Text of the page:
Two gang members were convicted this week of killing a 19-year-old Marine while he was on leave from Camp Pendleton visiting family and friends in South Los Angeles in 2016.
A Los Angeles jury deliberated less than two hours Wednesday before finding Oscar Aguilar, 28, and Esau Rios, 31, guilty of first-degree murder and shooting at an occupied motor vehicle. The jury also found Aguilar guilty of being a felon in possession of a firearm and determined that the shooting was committed for the benefit of a criminal street gang, according to the Los Angeles County district attorney’s office.
Aguilar was convicted of possession for transportation or sale of narcotics in 2015, criminal threats in 2011 and assault with a deadly weapon and vandalism in 2008, according to a criminal complaint filed by prosecutors. He and Rios will face maximum sentences of 107 years to life and 50 years to life in state prison, respectively, at a hearing July 8.
Carlos Segovia-Lopez had just left his girlfriend’s house in the 2100 block of West 31st Street in Jefferson Park about 11:30 p.m. Sept. 16, 2016, when he saw people trying to break into a nearby vehicle, police said at the time.
On Rios’ orders, Aguilar approached Segovia-Lopez, who was sitting in his car at 31st Street and St. Andrews Place, and shot him once in the head, according to court testimony. Segovia-Lopez was found slumped in his black Dodge Charger and taken to a hospital, where he was pronounced dead three days later.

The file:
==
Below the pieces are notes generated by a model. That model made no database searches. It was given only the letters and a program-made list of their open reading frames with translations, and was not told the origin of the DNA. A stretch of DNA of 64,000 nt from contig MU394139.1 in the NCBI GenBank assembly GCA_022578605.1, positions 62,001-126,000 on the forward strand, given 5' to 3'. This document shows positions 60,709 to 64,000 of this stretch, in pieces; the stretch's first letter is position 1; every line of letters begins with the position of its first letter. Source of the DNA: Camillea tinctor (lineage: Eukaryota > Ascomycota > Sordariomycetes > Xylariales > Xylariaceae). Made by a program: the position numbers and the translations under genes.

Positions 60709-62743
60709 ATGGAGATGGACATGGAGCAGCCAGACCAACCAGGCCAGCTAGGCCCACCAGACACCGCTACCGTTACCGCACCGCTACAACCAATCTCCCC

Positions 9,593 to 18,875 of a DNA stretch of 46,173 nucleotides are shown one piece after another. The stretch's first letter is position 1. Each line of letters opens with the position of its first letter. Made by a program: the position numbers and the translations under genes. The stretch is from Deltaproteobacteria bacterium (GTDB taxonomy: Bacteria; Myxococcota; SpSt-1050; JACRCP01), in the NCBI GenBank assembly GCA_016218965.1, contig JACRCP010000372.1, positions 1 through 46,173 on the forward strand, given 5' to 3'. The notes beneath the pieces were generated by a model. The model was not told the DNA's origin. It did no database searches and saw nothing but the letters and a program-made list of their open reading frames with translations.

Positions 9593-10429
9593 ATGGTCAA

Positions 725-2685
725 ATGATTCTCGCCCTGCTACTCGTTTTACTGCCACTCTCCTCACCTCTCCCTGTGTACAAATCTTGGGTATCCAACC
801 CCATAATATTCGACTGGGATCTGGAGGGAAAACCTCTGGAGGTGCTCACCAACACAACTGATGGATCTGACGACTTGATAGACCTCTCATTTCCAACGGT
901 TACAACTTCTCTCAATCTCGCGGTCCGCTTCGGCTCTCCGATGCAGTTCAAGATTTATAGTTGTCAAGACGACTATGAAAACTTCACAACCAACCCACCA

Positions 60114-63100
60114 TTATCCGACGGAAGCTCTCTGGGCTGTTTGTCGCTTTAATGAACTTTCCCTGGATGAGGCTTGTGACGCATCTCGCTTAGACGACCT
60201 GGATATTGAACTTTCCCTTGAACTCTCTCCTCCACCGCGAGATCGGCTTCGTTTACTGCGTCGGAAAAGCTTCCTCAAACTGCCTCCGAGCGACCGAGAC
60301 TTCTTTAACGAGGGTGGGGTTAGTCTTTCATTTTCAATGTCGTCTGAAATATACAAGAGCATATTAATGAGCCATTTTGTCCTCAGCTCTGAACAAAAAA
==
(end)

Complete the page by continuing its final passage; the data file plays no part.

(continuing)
Ricky Valente, 21, whom prosecutors charged with a count of accessory after the fact because they allege he knew about the killing, pleaded no contest in June 2018. He is expected to be placed on three years of formal probation during his sentencing hearing June 26 as part of a plea agreement, according to the district attorney’s office.
Segovia-Lopez had joined the Marines about eight months before his death and was known in the community for his volunteer efforts. A graduate of James A. Foshay Learning Center, Segovia-Lopez volunteered with LA on Cloud 9, a group that helps the homeless and animals.
He led a youth group called Teen Project, which aimed to motivate high school students to finish school, and also served as a junior counselor in South Los Angeles for USC Troy Camp, a mentorship program for youths.
Times staff writer Nicole Santa Cruz contributed to this report.